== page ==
Originally posted on: 2006-06-14

Original location: http://blog.chrisheath.us/2006/06/14/97

The 1st Yearly Kos convention over and Vegas blinks. marKos rekons that he's taking one for the team. Established political forces have been attacking him, while the progressive 'netroots' (if you will) keeps on rolling.

Here's some most of the after-action review from the man taking the punches:

But wait... There's More!
Someone asked about how traditional media was missing the story, or attacking us, or mocking us, or whatever, and what we could do about it. My answer?

Who gives a shit.

Who cares what people say, or write, or do. They will continue to attempt to marginalize us, to tar us, to destroy us. This is politics, would we expect any different.

In a way, the fact that I have become the lightning rod is good. It keeps our enemies focused on me as a personality rather than the movement, which will continue to grow with or without me. In a lot of ways I'm providing cover. And even if they could bring me down, it wouldn't matter. That's the beauty of what we're building here. I'm ultimately irrelevant.

You are the real power, the real force. And by me taking the incoming, our enemies miss the real story and power. And for that, I'll happily take one for the team.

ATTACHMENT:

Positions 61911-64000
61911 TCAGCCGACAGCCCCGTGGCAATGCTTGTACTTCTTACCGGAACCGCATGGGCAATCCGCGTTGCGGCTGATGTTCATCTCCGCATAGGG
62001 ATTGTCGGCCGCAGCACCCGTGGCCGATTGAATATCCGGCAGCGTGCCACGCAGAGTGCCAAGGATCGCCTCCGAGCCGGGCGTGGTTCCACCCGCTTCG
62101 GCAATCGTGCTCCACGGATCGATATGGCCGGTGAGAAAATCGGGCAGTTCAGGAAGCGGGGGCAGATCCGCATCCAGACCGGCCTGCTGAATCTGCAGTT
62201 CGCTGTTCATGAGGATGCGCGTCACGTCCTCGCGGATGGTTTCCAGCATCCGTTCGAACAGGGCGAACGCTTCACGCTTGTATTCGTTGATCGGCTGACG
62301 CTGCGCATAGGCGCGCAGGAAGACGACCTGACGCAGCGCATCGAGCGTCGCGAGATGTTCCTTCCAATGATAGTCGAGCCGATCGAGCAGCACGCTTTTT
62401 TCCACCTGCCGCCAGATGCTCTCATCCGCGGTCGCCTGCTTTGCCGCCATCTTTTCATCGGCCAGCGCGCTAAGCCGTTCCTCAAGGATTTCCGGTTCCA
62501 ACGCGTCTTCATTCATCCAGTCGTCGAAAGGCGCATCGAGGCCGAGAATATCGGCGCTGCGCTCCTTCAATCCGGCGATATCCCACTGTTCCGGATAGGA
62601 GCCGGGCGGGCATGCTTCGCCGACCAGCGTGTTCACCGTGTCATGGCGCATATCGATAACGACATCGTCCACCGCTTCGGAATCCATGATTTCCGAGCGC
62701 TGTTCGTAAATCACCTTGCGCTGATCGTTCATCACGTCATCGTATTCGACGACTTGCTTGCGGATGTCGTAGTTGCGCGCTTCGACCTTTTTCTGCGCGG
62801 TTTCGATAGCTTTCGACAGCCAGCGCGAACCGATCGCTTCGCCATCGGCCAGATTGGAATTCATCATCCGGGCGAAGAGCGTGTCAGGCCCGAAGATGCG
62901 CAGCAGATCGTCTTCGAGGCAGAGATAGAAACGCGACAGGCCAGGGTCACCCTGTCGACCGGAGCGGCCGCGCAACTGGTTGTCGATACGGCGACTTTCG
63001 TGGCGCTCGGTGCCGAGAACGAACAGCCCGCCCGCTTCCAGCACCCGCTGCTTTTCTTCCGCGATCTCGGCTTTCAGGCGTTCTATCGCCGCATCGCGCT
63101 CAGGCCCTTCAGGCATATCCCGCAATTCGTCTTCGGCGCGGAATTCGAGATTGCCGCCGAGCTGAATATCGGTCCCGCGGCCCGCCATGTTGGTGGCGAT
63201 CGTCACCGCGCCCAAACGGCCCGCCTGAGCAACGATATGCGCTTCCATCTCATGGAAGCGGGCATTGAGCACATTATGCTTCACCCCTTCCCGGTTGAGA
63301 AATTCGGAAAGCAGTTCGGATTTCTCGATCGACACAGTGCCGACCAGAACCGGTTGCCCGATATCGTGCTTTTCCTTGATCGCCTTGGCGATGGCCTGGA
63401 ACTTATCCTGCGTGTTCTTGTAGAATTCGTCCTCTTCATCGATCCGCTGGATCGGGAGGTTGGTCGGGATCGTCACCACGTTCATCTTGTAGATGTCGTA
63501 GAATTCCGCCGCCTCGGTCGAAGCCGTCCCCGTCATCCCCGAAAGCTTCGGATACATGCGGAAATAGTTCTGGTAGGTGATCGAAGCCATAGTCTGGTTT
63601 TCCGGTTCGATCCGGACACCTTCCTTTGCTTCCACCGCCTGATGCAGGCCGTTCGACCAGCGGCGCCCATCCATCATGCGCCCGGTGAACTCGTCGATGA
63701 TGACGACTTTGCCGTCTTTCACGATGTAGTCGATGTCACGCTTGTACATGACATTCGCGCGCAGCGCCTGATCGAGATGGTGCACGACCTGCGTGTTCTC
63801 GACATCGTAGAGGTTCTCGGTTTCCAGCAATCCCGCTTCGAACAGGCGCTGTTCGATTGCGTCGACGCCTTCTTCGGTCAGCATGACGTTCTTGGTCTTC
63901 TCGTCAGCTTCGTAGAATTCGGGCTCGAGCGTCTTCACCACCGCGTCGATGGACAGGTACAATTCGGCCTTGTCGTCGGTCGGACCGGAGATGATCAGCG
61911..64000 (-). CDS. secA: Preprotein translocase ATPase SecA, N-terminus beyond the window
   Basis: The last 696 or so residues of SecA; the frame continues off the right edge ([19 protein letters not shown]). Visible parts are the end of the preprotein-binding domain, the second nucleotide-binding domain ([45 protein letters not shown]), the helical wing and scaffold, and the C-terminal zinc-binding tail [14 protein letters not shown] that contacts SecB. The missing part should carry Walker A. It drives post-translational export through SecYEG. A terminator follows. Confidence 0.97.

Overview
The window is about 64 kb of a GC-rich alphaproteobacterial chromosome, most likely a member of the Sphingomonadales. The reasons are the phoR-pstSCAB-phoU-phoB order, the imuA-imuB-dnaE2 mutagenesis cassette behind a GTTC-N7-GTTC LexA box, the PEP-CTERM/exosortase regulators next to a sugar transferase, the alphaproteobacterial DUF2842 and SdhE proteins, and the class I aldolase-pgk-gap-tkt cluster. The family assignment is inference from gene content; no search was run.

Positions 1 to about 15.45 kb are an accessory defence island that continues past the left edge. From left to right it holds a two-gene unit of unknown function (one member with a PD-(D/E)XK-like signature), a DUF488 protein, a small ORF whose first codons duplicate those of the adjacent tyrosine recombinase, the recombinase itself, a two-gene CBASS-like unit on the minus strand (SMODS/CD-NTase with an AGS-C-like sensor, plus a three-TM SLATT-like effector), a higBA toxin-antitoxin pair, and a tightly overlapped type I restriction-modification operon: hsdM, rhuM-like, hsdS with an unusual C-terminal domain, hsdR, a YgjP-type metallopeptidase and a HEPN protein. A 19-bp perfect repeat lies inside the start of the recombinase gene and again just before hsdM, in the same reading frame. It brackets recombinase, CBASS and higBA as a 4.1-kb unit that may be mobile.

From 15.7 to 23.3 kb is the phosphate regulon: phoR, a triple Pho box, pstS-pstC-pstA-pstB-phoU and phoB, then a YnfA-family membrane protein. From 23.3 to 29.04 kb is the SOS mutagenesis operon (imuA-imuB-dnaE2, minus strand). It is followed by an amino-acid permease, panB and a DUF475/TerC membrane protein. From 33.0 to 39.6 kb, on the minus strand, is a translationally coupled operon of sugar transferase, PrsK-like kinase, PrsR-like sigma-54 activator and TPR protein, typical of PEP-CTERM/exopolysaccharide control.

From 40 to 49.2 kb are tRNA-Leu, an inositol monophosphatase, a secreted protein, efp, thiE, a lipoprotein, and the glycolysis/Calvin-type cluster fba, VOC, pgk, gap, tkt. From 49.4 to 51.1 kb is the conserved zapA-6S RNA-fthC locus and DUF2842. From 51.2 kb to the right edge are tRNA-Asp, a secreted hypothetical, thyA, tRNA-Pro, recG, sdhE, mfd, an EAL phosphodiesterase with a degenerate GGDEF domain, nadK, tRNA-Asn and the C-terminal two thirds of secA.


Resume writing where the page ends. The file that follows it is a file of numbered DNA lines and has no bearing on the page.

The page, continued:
Finally, a hat tip to the Nation's Ari Melber, who wrote what must be one of the best pieces about the conference. Read it all, but I particularly like this passage.

"Yet many of the online activists are new insiders who got noticed more for ideas and attitude than for their political connections. The top bloggers also have an ongoing dialogue with thousands of people, providing an instant, public reality check through online comments. (Typical political insiders do not face such accountability once they enter pundit orbit.) As Salon's Peter Daou emphasized this weekend, bloggers can cross-pollinate with mainstream media without being co-opted, because "the blogosphere is a new power base, a stand-alone entity with its own ethos." Most important, this open, interactive structure may be a model for profound societal changes beyond Democratic politics."

Few writers really grasped that Vegas had very little to do with me, other than getting credit for laying down the plumbing for this place. Melber was one of the few who understood that this thing really isn't about me. (And that I don't want it to be about me.)

Well I guess that'll be all for today.

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